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GUEST COLUMN: Affordable housing helps boost county’s GRT

Jay Block

RIO RANCHO, N.M. — Rio Rancho desperately needs affordable housing so people can live near their workplaces.

Land zoned for housing left vacant hurts taxpayers as well as residents needing housing.

The proposed $40 million, 240-unit affordable, modern workforce housing project along US 550 between Paseo del Volcan and Safelite Boulevard will provide living spaces for those earning what many of our starting public-safety workers and teacher aides make.

Now, the 11-acre vacant site generates a meager $6,900 in property taxes annually, which after distribution to schools and the municipality, leaves less than $1,500 for county operations.

The empty site generates no gross receipts tax income that supports public safety and other social services for seniors and citizens in need. The developer has previously built similar quality facilities in Rio Rancho and Albuquerque that are a credit to tenants and owners alike.

However, there have been several questions raised about his project.

Why does the project have to be built in the proposed location?

The project could not be in a more ideal location, across from an arroyo next to an existing well-maintained apartment complex with direct access to a major highway with open space beyond, adjoining to public transportation and near employers.

Housing is built where infrastructure exists, where it is near employers so residents don’t have to commute far, and where amenities such as grocery stores, restaurants and other basic services are adjacent. Residents will spend their income at these local businesses and pay taxes that support our community.

Why would the county borrow such a large amount for a private project?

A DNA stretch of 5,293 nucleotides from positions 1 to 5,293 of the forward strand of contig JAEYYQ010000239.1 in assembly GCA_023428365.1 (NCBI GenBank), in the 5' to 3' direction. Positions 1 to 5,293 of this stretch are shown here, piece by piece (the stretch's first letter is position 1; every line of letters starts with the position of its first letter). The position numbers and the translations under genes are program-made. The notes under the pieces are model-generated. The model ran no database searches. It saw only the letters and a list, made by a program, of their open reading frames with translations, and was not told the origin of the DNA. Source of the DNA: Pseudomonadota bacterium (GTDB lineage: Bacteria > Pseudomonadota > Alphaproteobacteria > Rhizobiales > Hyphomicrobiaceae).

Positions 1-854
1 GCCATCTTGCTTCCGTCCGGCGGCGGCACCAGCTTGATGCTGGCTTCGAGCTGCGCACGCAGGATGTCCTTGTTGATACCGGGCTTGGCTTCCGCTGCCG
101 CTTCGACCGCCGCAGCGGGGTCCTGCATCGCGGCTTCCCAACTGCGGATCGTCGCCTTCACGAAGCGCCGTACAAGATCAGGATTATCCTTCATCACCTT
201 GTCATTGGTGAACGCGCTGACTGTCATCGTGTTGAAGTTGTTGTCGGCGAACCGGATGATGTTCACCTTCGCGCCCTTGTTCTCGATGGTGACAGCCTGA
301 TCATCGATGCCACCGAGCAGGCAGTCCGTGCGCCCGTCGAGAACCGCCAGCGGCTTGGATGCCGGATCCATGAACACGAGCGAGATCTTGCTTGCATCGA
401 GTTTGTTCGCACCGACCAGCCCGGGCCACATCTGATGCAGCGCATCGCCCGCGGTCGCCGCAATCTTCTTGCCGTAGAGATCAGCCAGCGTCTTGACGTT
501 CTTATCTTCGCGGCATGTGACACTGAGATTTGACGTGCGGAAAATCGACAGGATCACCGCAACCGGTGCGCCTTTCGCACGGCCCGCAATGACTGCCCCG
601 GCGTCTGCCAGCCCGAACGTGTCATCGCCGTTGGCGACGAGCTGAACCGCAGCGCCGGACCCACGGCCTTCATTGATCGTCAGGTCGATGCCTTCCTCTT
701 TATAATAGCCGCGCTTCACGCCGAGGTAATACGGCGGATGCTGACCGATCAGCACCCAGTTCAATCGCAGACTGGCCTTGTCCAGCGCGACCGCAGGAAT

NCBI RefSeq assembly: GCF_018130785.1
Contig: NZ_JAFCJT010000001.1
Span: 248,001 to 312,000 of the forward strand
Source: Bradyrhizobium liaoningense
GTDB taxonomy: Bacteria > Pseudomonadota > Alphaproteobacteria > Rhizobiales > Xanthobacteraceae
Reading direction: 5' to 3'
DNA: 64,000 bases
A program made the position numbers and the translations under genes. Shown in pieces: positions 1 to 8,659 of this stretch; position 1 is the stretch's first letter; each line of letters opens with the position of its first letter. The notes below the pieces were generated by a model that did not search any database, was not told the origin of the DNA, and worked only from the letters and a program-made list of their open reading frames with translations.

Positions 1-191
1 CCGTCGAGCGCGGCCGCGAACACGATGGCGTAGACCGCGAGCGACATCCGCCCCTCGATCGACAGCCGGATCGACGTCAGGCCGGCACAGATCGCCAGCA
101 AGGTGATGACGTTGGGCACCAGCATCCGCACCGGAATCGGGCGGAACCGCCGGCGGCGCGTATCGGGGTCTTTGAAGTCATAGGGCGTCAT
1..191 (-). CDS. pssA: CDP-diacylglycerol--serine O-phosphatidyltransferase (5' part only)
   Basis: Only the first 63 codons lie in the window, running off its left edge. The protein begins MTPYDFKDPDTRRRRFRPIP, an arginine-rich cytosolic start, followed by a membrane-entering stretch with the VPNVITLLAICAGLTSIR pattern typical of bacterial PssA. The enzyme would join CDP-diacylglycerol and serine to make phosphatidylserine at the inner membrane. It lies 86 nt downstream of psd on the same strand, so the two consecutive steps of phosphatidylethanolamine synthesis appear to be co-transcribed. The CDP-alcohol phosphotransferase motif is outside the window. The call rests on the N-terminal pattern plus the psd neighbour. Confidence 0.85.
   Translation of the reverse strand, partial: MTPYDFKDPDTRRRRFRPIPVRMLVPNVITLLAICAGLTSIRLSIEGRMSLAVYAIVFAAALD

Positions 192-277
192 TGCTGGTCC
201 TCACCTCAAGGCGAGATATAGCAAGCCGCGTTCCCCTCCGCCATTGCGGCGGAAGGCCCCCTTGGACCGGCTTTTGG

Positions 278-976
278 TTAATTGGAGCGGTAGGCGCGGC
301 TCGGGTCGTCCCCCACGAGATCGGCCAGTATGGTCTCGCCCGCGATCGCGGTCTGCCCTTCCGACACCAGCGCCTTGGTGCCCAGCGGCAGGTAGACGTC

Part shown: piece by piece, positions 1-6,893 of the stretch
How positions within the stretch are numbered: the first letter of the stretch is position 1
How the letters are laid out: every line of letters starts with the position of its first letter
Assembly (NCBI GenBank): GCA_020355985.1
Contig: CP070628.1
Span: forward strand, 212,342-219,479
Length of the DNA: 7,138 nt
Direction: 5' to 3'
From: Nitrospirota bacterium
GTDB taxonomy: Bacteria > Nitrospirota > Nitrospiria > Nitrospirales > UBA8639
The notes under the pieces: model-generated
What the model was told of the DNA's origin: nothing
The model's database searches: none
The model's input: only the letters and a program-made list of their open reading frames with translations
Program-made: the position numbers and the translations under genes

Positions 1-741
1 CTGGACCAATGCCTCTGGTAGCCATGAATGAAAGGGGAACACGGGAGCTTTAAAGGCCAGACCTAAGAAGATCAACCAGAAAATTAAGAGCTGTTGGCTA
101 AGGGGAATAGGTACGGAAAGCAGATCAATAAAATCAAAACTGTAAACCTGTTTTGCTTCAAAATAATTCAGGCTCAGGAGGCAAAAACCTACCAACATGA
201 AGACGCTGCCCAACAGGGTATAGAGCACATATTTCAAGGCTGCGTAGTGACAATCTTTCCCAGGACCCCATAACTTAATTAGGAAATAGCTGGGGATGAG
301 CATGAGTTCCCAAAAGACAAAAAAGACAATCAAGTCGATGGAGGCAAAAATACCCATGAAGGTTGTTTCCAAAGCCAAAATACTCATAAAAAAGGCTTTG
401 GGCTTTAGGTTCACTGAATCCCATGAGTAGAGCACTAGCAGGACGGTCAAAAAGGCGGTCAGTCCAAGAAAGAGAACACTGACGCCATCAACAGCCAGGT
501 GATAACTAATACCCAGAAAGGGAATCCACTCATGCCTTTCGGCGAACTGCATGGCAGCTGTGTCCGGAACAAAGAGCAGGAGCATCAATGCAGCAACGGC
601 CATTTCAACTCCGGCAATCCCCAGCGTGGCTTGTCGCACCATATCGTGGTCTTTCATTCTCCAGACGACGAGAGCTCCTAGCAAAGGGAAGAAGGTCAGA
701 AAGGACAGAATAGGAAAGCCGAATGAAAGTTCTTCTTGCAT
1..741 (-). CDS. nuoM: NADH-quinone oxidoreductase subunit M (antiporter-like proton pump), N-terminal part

The county is not borrowing a single penny. Private Activity Bonds, much like Industrial Revenue Bonds, are a form of conduit financing.

The county issues bonds on behalf of the project and they are purchased on the open market. Bondholders assume all of the risk, and the project developer assumes all of the liability. The county is held harmless.

PABs are primarily a mechanism for tax abatement, without which the project could not be built.

Currently, the site generates no gross receipts tax income. Once completed, the development is projected to generate over $60,000 in GRT for Rio Rancho and Bernalillo, and over $22,000 per year in new GRT for the county from residents who buy dining, clothing and groceries.

In addition, the completed project will increase property tax equivalent revenues by more than 1,400 percent. That is money that can help maintain and improve roads, senior centers, public safety and more.

Lastly, the 550 Paseo Apartments project will inject $37 million of new money into our economies from the materials and labor used to build the facility. Estimates show we could realize another $105 million in GRT just from the construction.

Our local governments desperately need that income to recover from the coronavirus slowdown. More than 95 percent of the project contractors are headquartered in Rio Rancho or Bernalillo, which puts our neighbors to work!

Jobs, quality housing and increased revenue. It’s a win-win-win for our towns, the county and our workers. Why wouldn’t we approve this project?

(Jay Block is a Republican representing District 4 on the Sandoval County Commission.)

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